Compared with Caucasians, African Americans receive an excess of schizophrenia-spectrum diagnoses. Potential explanations for the ethnic differences in clinical assignment of psychiatric diagnoses are reviewed.
Across a wide variety of treatment settings and developmental stages, African American patients receive excess diagnoses of schizophrenia-spectrum disorders, as compared with similar white patients (DelBello et al., 2001; Flaskerud and Hu, 1992; Strakowski et al., 1996). Concurrently, African Americans receive fewer mood disorder diagnoses. Although the reasons for the ethnic differences in clinical assignment of psychiatric diagnoses remain unclear, investigators have proposed several hypotheses. One explanation is that there are actual ethnic differences in rates of psychiatric disorders. However, studies of psychiatric patients reveal that when structured diagnostic instruments are used and strict diagnostic criteria are applied, there are fewer differences in the rates of psychotic and mood disorders between ethnic groups (Cuffe et al., 1995; Mukherjee et al., 1983; Robins et al., 1984).
Factors in Misdiagnosis
Misdiagnoses may be due to several factors including ethnic differences in clinical presentation or clinician biases. For example, cultural differences in expression of psychiatric illnesses may account for ethnic differences in clinically assigned diagnoses (Adebimpe et al., 1982; Fabrega et al., 1988; Neighbors et al., 1989). African American patients may exhibit more psychotic symptoms during affective episodes than whites, possibly leading to under-recognition of affective syndromes (Adebimpe et al., 1982; Lawson et al., 1994; Mukherjee et al., 1983). Indeed, Strakowski et al. (1996) found that African American patients demonstrated higher rates of first-rank symptoms, although this did not entirely account for the ethnic differences in psychiatric diagnoses that they found.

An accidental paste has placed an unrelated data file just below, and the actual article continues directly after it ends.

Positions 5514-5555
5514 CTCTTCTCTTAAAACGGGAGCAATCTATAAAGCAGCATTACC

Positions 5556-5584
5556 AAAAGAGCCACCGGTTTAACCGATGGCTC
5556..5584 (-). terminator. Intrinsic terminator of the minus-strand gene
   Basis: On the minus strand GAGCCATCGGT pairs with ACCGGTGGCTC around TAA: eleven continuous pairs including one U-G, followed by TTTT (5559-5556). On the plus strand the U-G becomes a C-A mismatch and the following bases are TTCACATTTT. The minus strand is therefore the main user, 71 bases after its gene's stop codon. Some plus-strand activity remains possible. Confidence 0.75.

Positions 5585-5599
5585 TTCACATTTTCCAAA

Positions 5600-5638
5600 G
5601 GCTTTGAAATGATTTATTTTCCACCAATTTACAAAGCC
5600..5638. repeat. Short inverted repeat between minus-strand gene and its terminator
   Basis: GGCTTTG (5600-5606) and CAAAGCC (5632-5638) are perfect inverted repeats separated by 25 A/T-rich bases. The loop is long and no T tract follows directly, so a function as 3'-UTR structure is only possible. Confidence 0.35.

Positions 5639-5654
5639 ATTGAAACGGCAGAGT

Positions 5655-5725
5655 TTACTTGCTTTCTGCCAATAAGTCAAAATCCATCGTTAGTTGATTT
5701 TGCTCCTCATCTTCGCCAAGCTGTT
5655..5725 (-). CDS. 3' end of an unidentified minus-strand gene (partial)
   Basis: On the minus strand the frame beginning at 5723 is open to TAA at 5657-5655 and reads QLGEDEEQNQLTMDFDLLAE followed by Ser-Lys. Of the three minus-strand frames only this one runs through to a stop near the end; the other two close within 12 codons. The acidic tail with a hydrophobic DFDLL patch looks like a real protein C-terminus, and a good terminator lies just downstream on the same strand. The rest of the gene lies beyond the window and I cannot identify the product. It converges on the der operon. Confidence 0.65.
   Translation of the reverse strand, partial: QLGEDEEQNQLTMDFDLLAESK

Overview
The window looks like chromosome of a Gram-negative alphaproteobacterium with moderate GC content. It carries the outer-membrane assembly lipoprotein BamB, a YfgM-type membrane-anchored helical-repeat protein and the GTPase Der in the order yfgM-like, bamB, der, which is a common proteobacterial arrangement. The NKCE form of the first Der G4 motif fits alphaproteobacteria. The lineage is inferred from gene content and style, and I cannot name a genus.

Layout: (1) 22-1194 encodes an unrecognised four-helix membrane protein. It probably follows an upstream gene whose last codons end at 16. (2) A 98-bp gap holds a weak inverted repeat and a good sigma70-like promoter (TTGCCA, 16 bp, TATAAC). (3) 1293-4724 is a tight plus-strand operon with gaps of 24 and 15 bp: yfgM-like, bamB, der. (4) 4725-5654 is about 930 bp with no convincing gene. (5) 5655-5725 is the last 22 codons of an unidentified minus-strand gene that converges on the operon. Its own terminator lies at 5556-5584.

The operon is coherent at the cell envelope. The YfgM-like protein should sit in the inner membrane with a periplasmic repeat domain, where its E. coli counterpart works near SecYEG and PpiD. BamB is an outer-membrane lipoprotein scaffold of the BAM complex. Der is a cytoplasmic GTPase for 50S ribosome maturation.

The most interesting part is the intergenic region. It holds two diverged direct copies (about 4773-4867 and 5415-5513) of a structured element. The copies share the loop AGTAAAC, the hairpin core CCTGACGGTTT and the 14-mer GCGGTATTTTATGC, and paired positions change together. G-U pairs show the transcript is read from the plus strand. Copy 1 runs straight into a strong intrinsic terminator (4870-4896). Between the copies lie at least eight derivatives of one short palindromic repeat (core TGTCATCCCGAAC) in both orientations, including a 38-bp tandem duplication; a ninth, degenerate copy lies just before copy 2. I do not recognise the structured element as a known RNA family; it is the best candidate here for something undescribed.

In a later study, Strakowski and colleagues (1997) reported that information variance, defined as differences in the clinical data recorded, was the cause of diagnostic disagreement between clinical and research diagnoses 58% of the time and was related to ethnicity. In this study, criterion variance, or how clinical data are applied, was present in only 42% of cases and was not related to patient ethnicity, suggesting that affective symptoms may be missed in African Americans who, more typically than whites, present with psychotic symptoms. In other words, although there might not be ethnic differences in how diagnostic criteria are applied, if an African American patient presents with mood-disorder symptoms, it is less likely to be recorded in the medical record than if a white patient presented with similar symptoms. Together, these data suggest that first-rank psychiatric symptoms in African American patients might distract clinicians, who then fail to elicit mood symptoms for these patients.
Misdiagnoses may also be due to social and cultural differences between predominantly white clinicians and African American patients. Whaley (1998) reported that mild forms of suspiciousness are more prominent in African Americans than in whites and are associated with depression, suggesting that African Americans' culturally based suspiciousness of a white-dominated mental health care system may be misinterpreted as a psychotic symptom. However, most studies investigating ethnic differences in psychiatric diagnosis have had insufficient African American psychiatrists involved in assigning diagnoses to evaluate this factor.